outpatient pediatric oseltamivir treatment study in the United States (N=182).
It should be noted that the Japanese study detected resistance
inhibitors in young children (including outpatient and hospitalized
children), the dosage of oseltamivir used for young children in
Japan is lower than that used in the United States, the study was smaller
(N=50) than the US study, and the molecular methods used to determine
neuraminidase-inhibitor resistance were different than the standard
assays that are used worldwide. Nevertheless, this study in Japan
implications for use of oseltamivir, and continued surveillance
for neuraminidase-inhibitor resistance is warranted.
Only state health departments are eligible to request antiviral medications from
the Strategic National Stockpile (SNS). The SNS will review each
request; and after determining that sufficient attempts have been made
antiviral medications from distributors and manufacturers, it may
release influenza antiviral medications to the state. The state health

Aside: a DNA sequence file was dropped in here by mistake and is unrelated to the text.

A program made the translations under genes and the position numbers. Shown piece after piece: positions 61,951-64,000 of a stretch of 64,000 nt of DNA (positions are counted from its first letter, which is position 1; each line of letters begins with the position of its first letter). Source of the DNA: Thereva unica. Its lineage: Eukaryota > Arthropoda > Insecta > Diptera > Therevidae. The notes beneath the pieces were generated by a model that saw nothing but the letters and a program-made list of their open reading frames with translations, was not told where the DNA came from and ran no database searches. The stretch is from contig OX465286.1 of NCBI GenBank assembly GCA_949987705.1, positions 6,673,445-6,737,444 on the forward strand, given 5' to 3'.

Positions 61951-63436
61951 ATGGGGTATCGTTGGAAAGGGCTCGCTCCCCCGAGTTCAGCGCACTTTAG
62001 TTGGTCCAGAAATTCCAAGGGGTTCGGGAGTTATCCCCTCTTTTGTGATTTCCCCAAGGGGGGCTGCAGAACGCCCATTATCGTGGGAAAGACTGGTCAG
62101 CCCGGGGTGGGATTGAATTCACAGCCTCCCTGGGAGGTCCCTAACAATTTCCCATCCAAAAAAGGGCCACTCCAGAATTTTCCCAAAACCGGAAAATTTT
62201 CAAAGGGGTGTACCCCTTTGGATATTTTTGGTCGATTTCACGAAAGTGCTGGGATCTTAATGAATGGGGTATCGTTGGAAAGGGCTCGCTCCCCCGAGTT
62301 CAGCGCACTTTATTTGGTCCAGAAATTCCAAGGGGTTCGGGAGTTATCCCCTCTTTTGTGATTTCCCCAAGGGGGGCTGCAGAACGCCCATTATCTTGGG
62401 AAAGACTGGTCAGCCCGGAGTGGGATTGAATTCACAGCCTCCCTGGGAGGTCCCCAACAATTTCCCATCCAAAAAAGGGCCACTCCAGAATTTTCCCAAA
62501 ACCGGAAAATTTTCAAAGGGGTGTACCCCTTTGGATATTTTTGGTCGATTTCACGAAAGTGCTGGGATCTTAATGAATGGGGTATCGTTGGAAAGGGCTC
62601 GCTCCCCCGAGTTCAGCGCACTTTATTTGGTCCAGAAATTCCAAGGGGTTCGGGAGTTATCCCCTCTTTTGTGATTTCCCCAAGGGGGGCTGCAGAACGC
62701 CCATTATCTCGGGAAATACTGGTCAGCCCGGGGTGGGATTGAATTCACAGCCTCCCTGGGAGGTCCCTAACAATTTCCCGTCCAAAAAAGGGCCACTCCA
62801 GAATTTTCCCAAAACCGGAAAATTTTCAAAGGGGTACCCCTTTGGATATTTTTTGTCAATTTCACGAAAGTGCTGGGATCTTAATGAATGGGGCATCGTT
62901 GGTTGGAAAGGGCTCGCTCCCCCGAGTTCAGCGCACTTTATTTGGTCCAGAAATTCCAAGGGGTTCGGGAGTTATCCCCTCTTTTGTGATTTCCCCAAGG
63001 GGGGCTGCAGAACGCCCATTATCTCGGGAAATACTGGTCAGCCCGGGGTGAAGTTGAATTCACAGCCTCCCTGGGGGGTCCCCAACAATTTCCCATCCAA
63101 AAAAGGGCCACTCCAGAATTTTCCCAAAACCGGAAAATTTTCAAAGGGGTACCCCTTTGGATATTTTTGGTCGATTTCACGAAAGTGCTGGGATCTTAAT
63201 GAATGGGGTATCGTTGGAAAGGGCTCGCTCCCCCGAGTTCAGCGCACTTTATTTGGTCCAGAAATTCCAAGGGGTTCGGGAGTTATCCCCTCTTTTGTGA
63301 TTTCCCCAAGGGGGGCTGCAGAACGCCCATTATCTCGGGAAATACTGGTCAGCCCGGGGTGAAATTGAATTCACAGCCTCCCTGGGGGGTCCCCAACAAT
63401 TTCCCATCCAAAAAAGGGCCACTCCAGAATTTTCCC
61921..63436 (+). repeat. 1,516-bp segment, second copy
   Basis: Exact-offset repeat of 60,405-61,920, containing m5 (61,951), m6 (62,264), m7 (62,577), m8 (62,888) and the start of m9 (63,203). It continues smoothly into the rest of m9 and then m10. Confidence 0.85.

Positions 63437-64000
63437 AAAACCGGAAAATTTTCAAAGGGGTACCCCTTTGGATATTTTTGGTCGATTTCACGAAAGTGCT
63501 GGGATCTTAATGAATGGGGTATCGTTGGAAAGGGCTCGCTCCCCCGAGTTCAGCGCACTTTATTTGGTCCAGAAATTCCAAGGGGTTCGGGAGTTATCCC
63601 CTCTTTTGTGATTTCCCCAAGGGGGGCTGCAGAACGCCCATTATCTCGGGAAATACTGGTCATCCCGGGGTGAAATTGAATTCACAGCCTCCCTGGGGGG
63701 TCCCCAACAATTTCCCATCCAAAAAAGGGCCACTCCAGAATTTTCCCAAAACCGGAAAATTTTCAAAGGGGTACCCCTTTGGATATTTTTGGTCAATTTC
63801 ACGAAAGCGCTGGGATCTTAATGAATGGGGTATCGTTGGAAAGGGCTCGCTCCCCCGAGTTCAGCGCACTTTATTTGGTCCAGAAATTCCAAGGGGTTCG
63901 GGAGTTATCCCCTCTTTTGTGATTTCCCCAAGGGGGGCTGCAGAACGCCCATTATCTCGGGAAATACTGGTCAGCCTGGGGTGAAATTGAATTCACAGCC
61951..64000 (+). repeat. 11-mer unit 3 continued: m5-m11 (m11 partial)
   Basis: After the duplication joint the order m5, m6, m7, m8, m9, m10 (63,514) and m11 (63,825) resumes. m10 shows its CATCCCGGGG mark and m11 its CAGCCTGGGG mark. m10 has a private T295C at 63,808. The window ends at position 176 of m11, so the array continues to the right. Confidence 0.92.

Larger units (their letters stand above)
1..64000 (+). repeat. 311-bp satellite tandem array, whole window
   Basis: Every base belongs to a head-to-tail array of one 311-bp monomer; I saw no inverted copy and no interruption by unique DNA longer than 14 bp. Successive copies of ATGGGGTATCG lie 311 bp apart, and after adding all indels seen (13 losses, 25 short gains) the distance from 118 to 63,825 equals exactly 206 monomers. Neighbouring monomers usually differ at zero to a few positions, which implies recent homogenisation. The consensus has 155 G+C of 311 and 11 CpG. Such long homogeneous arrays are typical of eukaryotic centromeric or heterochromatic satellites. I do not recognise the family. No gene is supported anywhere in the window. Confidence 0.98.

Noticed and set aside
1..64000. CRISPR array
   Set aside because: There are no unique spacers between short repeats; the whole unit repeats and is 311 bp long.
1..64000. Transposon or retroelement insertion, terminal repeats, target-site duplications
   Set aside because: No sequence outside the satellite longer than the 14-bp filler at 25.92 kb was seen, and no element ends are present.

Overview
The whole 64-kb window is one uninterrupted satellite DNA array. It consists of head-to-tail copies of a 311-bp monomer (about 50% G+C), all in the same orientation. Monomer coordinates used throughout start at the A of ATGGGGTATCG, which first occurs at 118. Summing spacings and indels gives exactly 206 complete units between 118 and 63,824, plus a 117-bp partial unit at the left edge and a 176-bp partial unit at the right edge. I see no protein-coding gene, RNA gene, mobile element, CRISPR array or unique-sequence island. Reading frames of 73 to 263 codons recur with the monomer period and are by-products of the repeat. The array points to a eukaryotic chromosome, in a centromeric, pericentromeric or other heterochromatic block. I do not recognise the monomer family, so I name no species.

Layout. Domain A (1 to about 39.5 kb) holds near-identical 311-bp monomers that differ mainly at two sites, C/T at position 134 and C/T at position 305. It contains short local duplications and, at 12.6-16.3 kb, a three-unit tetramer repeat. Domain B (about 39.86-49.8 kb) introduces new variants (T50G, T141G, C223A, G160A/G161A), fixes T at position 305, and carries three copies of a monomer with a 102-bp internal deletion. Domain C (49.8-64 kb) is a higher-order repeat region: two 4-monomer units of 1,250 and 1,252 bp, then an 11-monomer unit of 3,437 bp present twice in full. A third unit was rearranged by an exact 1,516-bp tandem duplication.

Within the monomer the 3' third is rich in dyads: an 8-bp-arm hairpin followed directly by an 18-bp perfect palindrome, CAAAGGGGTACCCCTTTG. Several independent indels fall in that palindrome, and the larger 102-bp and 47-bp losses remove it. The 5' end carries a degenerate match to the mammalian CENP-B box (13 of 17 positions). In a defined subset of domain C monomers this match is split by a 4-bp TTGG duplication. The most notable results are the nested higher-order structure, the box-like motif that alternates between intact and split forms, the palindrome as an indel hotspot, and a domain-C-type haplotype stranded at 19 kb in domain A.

will determine how the medications should be distributed. In general,
they will only be for use in outbreak settings, such as an outbreak
in an institution, and the manner of treatment and chemoprophylaxis
will be at the discretion of the clinicians involved in the outbreak.
CDC guidelines for this are here.
information is available regarding the frequency and severity of influenza
illness or the benefits of influenza vaccination for persons with HIV
infection. Several reports indicate that influenza symptoms might be
prolonged and that the risk for complications from influenza increases
for certain HIV-infected persons. Influenza vaccination has been shown
to produce substantial antibody titers against influenza in vaccinated
HIV-infected persons who have minimal AIDS-related symptoms and high
CD4+ T-lymphocyte cell counts. A limited randomized, placebo-controlled
trial showed that influenza vaccine was highly effective in preventing
symptomatic, laboratory-confirmed influenza infection among HIV-infected
persons who had a mean of 400 CD4+ T-lymphocyte cells/mm3; a limited
number of persons who had CD4+ T-lymphocyte cell counts under 200 were
included in that study. A nonrandomized study among HIV-infected persons
determined that influenza vaccination was most effective for persons
with more than 100 CD4+ cells and for those with fewer than 30,000
viral copies of HIV type-1/mL. For persons who have advanced HIV disease
and low CD4+ T-lymphocyte cell counts, influenza vaccine might not
induce protective antibody titers; for these persons, a second dose
of vaccine does not improve the immune response. Because influenza
can result in serious illness and because influenza vaccination can